Greeter Charlie Terry

Recently I discovered that the problem wasn’t with my retirement plan, the problem was that I thought I needed to wait until retirement to travel the country, take the grand kids on trips, and work doing what I like to do.  Like most people, I believed that I needed to work 40+ years for companies with 401k plans.  I believed I needed to wait until my financial planner and tax adviser determined I had saved enough money to retire comfortably.  We all believe this because it is what we are taught from the beginning of our careers. Even teenagers have the company 401k plan explained to them during orientation.  Google search retirement planning and you will find thousands of websites offering tools to help you calculate how much money you will need to retire, how much money you need to save each month to reach your retirement goal, and how to invest your money in retirement accounts.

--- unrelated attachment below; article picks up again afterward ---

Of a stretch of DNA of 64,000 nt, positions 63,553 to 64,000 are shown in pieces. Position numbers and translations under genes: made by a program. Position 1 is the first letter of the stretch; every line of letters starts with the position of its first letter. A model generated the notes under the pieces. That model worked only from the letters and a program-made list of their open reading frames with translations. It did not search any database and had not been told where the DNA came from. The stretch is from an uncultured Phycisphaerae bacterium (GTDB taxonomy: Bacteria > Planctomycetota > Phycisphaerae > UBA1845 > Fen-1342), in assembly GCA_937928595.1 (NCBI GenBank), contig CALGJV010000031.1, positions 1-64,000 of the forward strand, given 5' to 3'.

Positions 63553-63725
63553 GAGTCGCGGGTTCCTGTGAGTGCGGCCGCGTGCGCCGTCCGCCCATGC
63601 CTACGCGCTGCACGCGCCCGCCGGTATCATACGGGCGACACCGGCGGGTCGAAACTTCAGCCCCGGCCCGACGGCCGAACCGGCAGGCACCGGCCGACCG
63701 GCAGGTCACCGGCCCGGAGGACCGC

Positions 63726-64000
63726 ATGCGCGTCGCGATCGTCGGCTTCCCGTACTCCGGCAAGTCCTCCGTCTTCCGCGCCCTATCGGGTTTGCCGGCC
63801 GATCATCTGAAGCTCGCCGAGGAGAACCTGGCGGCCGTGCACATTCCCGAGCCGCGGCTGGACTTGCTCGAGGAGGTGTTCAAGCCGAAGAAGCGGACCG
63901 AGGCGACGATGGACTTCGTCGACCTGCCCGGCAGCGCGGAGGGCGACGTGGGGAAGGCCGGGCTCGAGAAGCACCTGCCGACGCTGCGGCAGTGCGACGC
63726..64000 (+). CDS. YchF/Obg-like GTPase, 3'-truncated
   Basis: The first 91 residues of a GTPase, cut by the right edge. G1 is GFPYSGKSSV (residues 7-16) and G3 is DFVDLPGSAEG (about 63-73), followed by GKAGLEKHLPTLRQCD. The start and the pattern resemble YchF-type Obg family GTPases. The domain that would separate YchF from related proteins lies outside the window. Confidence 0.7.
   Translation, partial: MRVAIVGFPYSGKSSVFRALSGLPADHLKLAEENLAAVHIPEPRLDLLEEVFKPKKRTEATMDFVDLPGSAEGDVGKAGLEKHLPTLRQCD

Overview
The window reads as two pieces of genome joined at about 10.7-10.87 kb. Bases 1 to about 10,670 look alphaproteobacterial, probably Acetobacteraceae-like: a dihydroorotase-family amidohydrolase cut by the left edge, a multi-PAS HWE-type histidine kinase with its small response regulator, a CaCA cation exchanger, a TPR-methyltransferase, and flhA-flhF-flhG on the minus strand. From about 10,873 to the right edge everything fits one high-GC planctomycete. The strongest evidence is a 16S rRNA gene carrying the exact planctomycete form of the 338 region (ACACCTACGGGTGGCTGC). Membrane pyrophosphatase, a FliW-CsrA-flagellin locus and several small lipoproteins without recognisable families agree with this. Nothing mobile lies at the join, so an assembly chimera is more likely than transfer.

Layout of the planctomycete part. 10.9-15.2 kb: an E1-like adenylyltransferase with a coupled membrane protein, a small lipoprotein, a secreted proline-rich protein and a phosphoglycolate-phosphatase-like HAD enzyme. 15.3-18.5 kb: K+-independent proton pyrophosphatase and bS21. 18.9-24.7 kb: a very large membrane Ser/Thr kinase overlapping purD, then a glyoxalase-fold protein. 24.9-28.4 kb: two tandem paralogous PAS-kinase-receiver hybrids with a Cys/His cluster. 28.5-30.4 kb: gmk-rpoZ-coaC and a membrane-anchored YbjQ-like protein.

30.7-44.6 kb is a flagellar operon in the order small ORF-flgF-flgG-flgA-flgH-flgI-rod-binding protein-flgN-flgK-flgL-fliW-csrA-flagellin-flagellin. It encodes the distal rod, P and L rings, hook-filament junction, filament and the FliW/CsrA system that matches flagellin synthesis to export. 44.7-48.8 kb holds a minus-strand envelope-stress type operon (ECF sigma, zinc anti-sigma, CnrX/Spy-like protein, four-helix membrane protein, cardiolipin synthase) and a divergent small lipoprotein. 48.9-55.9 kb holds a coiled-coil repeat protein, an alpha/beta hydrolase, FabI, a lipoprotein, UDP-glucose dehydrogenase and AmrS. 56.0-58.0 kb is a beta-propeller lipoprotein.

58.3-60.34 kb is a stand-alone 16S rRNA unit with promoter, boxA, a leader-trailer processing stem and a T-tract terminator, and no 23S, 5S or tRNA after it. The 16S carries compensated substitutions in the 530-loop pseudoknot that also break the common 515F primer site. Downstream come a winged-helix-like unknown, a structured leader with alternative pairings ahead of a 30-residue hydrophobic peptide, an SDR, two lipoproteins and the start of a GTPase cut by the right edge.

Don’t get me wrong, I’m all for saving money for the future.  I’m just saying that there is a way to live the life you dream of now even while you are saving for the future.  The internet holds the resources you need to escape the conventional way of thinking about work and retirement. In future postings I will share my experiences with you and show you the resources I have used to start transforming my life.  I will show you how to:

  • simplify your life and unclutter your home
  • rediscover your interests and your passion for life
  • rearrange your finances and reduce your expenses to make a career change possible
  • use the internet to turn your interests and passions into a means of supporting yourself and your family

If you have any interest at all in living your dreams of the future now, then please take the time to investigate the resources that will be discussed in the near future.  Please take the time to leave comments or to ask any questions and share the link to my blog with anyone you think may be interested.